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What does It Mean to "Put Down Roots"?

Mary McMahon
Updated May 23, 2024
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When someone is said to “put down roots,” it means that he or she intends to stay in a particular location for an extended period of time. The term is classically used in reference to moving somewhere with the intention of building a life and maintaining a permanent residence, although businesses can potentially put down roots as well. In societies where stability is highly valued, many people intend to put down roots as adults, usually with a partner so that a family can be built in addition to a life.

The term is a reference to plants and trees, which put down deep roots once they are planted in the soil. These roots are used to stabilize the plant while providing nutrition, ensuring that the plant will live out a long and healthy life unless it is uprooted. In the wild, plants start to put down roots as soon as they germinate, while domesticated plants usually start out in planters and seedling containers until a permanent place has been established for them.

Some people believe that establishing a connection to the land is important for psychological well-being, and that putting down roots can have other benefits as well. For example, people who want to start businesses usually find it helpful to work in a community they are already familiar with, and politicians often spend several years living in a community before they start campaigning, so that they can get to know the residents and the issues. Without putting down roots, people may live a nomadic existence, establishing few connections and finding it difficult to accomplish some life goals.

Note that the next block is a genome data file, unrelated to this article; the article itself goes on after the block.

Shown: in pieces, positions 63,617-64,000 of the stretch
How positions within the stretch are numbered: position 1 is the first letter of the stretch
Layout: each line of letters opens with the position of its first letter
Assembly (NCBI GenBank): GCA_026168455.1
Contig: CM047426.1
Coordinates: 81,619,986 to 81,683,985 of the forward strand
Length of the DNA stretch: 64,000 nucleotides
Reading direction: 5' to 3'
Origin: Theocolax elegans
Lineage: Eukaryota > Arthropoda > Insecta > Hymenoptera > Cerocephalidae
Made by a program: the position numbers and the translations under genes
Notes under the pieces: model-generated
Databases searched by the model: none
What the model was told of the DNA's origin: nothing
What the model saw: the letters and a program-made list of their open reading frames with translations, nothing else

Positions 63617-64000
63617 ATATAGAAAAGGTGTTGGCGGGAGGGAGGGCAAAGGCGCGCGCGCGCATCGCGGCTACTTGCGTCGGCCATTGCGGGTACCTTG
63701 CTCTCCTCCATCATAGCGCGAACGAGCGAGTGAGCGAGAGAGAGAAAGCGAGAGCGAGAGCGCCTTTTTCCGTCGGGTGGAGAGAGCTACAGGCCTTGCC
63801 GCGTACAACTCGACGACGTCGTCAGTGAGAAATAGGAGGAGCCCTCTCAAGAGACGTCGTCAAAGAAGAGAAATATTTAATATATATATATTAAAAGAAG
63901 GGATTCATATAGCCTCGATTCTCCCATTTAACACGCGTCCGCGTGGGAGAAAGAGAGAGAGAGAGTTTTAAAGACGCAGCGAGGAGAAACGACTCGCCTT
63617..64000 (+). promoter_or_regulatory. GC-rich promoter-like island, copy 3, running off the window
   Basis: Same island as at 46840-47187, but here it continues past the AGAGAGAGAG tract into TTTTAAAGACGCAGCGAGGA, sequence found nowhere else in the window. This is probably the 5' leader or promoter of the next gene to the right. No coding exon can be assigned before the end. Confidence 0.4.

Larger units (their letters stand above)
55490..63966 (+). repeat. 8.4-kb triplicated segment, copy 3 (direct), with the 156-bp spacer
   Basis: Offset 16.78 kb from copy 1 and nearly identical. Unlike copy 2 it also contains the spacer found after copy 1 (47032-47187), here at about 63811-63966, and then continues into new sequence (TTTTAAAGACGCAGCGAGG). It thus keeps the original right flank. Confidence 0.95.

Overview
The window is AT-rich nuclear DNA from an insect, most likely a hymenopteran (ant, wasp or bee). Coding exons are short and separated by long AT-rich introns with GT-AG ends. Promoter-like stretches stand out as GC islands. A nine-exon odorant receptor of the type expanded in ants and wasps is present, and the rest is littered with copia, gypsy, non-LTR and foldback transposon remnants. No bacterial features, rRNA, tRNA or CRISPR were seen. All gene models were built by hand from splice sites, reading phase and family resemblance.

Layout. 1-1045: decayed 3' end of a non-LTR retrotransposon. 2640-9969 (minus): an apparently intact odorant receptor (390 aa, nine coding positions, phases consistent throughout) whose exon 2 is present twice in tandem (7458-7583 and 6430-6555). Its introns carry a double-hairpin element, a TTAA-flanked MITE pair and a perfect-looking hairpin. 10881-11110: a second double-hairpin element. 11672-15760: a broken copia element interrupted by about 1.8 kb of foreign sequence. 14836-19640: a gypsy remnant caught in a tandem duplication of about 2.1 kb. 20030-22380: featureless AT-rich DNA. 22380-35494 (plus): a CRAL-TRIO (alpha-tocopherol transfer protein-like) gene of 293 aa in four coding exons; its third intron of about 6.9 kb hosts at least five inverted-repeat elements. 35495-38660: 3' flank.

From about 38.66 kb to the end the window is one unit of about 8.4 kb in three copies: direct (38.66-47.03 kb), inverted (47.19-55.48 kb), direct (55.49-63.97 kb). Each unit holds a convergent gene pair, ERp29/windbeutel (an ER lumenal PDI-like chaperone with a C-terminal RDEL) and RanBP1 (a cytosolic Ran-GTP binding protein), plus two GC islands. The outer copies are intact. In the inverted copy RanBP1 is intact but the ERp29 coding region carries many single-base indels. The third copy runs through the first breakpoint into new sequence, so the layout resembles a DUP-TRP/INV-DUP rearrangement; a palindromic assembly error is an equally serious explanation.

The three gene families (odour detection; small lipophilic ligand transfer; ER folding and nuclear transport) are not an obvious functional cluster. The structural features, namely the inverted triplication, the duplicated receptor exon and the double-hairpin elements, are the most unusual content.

One obvious sign that people are preparing to put down roots is the purchase of a home to live in. Buying a home usually suggests that one intends to stay in an area, unless the structure is purchased specifically as an investment property. Having children can also go along with putting down roots, as some people feel that it is best to raise children in one community so that they establish a rich network of friends and are not forced to change schools and houses while they are growing up. Commitments to volunteer with local organizations or to start a long-term garden can also indicate a desire to settle down.

Not everyone wants to put down roots, and some people who want to put down roots may find themselves unable to do so. Individuals who work for high-powered companies and organizations, for instance, often find themselves traveling for work, making it hard to establish a home base, while some people actively enjoy traveling and a nomadic lifestyle.

Language & Humanities is dedicated to providing accurate and trustworthy information. We carefully select reputable sources and employ a rigorous fact-checking process to maintain the highest standards. To learn more about our commitment to accuracy, read our editorial process.
Mary McMahon
By Mary McMahon

Ever since she began contributing to the site several years ago, Mary has embraced the exciting challenge of being a Language & Humanities researcher and writer. Mary has a liberal arts degree from Goddard College and spends her free time reading, cooking, and exploring the great outdoors.

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Mary McMahon
Mary McMahon

Ever since she began contributing to the site several years ago, Mary has embraced the exciting challenge of being a...

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